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Crystal Salt
  • Writer's pictureCristina Deutsch

About my novel "The Crocodile Tree". Interview with myself. Part I.


I’ve been thinking that I should start writing something about the novel, given that it is already in print and can be pre-ordered on the website of Eikon publishing house. The hardest choice was deciding what was more important to write about: how did I come up with the idea for The Crocodile Tree? About the "creative process" itself? About the characters? I received various questions on Facebook, by email, and by chat. And it occurred to me that the best solution would be, at least in this first phase, to put them together and answer them as I would in a (so-called) self-interview.


As there are many questions (and as I love talking a lot) I will divide it into sequels, one question in each post. If you like the idea and if you have other questions, I'm waiting for you with messages in the comments/ on Facebook/ by email, whatever suits you is fine with me.


Question number 1 (multiple voices, face to face with the author): What would be "The Crocodile Tree?".


Translation of the question in journalistic language: How did you choose the title «The Crocodile Tree» for your novel?


Answer to question number 1 (official answer): The title came as a creative impulse during the writing process. I wanted to evoke a strong and unexpected image that would surprise readers and pique their curiosity. Also, the idea of crocodiles refers to learning life's lessons the hard way and adapting to the environment, which fits the theme of the novel perfectly.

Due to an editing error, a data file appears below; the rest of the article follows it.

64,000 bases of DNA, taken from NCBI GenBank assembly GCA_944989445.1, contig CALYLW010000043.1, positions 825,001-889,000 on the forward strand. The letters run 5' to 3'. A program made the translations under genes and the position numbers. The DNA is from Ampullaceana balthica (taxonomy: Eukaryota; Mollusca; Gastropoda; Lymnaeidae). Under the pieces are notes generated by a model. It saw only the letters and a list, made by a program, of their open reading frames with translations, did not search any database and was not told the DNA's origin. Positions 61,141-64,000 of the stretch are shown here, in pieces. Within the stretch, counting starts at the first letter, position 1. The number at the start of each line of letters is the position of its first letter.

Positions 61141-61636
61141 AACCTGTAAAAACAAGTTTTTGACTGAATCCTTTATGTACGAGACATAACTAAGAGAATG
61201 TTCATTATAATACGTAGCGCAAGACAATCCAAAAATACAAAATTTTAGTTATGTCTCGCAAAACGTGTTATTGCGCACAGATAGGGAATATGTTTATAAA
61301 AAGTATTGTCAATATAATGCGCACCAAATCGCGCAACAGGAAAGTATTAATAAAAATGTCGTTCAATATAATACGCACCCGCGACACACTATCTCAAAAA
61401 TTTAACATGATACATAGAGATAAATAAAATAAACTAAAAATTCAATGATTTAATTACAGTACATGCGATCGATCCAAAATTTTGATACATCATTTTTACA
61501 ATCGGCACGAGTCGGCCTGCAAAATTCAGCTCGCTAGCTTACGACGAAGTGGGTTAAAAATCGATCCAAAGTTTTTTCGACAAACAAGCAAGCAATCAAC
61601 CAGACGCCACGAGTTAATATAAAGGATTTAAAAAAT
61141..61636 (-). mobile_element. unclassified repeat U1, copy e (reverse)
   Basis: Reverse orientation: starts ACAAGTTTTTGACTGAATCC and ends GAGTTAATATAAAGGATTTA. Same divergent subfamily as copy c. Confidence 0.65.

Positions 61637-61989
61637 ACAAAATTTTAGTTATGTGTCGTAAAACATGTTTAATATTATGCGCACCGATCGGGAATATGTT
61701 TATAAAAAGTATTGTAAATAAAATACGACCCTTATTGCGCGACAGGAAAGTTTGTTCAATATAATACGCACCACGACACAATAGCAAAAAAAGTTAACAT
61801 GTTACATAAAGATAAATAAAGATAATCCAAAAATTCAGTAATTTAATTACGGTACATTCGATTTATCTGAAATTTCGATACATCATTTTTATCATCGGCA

Unofficial answer to the first question: One night, some years ago, I think it was around 2012 if my memory doesn’t play tricks with me (but I'm too lazy to take out the manuscript now to check...) I dreamed of this bald guy picking on me: "Listen, when are you going to start writing?" "Writing what exactly, who the hell are you, can't you see I'm sleeping?!" "What do you mean what to write? Write about me!" "And who are you, guy?" I snapped at him. "What do you mean? I'm Bebe. Bebe Boian. And make sure that you don't change the title. It's "The Crocodile Tree", do you understand? And it should remain exactly like this!". I forgot about him for a few days, but the man was a pestle. I kept wracking my brain to figure out where I knew him from, but I had no idea who he was, he didn't even vaguely resemble anyone. In short, until I asked him something else, he got out of there. I kind of take my dreams seriously. Therefore, willy-nilly, I let the other things to do aside and took up with "The Crocodile Tree". To be honest, at first, I had no idea what the title was, I didn't know what it represented, and I think I only found out when the novel started to take shape. It's obviously a metaphor that I could explain very well in a moving image—and that was one of the things that got me, that there are no moving image book covers: that crocodile that you see on the cover was supposed to clatter the fangs every now and then. The tree crown should have been waving when the wind blew, and the scenery behind it should have been constantly changing. But the story of the cover itself is another matter, I will return to it in due course. We can all be, at some point, ravenous crocodiles or shredded victims, lying within our personal tree. It happens (it's true, rarely, we even have all three possibilities at the same time). The crocodiles are moving, clattering their teeth, oozing with their paws through the sap of the tree, up, as high as they can, they want to get out of there and grab your legs. And yet, at the same time, the poor crocodile is pushed down, lower and lower, its tail is stuck in the ground like a root, it wants to get out, and it claps its jaws in despair, but someone from above is pushing it mercilessly. It's just a matter of perspective, isn't it?